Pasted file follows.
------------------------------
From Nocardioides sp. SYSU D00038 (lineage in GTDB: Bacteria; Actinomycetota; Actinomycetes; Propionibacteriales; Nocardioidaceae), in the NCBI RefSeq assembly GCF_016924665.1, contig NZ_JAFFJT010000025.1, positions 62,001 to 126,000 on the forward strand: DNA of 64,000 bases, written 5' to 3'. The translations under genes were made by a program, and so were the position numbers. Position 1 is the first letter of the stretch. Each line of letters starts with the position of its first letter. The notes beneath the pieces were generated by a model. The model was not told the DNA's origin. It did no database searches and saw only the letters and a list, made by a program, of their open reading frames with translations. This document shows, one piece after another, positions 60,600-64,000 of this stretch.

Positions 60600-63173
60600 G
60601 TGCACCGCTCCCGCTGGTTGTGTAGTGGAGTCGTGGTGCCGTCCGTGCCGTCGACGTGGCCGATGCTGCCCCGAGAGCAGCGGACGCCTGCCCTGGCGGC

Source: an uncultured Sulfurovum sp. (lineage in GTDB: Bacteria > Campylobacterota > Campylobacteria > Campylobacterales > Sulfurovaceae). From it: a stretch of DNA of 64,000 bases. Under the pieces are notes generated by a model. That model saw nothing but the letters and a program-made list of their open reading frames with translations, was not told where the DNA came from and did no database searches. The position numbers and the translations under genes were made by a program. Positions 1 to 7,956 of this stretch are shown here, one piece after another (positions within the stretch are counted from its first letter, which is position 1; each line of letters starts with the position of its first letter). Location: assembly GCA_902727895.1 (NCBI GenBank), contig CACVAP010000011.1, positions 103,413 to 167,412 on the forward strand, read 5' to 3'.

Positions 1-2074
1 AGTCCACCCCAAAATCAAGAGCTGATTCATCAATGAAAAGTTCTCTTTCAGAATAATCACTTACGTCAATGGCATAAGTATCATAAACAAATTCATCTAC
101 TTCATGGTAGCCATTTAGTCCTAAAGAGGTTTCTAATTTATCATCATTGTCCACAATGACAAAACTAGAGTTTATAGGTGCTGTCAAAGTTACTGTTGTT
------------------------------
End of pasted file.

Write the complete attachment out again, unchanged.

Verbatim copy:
From Nocardioides sp. SYSU D00038 (lineage in GTDB: Bacteria; Actinomycetota; Actinomycetes; Propionibacteriales; Nocardioidaceae), in the NCBI RefSeq assembly GCF_016924665.1, contig NZ_JAFFJT010000025.1, positions 62,001 to 126,000 on the forward strand: DNA of 64,000 bases, written 5' to 3'. The translations under genes were made by a program, and so were the position numbers. Position 1 is the first letter of the stretch. Each line of letters starts with the position of its first letter. The notes beneath the pieces were generated by a model. The model was not told the DNA's origin. It did no database searches and saw only the letters and a list, made by a program, of their open reading frames with translations. This document shows, one piece after another, positions 60,600-64,000 of this stretch.

Positions 60600-63173
60600 G
60601 TGCACCGCTCCCGCTGGTTGTGTAGTGGAGTCGTGGTGCCGTCCGTGCCGTCGACGTGGCCGATGCTGCCCCGAGAGCAGCGGACGCCTGCCCTGGCGGC

Source: an uncultured Sulfurovum sp. (lineage in GTDB: Bacteria > Campylobacterota > Campylobacteria > Campylobacterales > Sulfurovaceae). From it: a stretch of DNA of 64,000 bases. Under the pieces are notes generated by a model. That model saw nothing but the letters and a program-made list of their open reading frames with translations, was not told where the DNA came from and did no database searches. The position numbers and the translations under genes were made by a program. Positions 1 to 7,956 of this stretch are shown here, one piece after another (positions within the stretch are counted from its first letter, which is position 1; each line of letters starts with the position of its first letter). Location: assembly GCA_902727895.1 (NCBI GenBank), contig CACVAP010000011.1, positions 103,413 to 167,412 on the forward strand, read 5' to 3'.

Positions 1-2074
1 AGTCCACCCCAAAATCAAGAGCTGATTCATCAATGAAAAGTTCTCTTTCAGAATAATCACTTACGTCAATGGCATAAGTATCATAAACAAATTCATCTAC
101 TTCATGGTAGCCATTTAGTCCTAAAGAGGTTTCTAATTTATCATCATTGTCCACAATGACAAAACTAGAGTTTATAGGTGCTGTCAAAGTTACTGTTGTT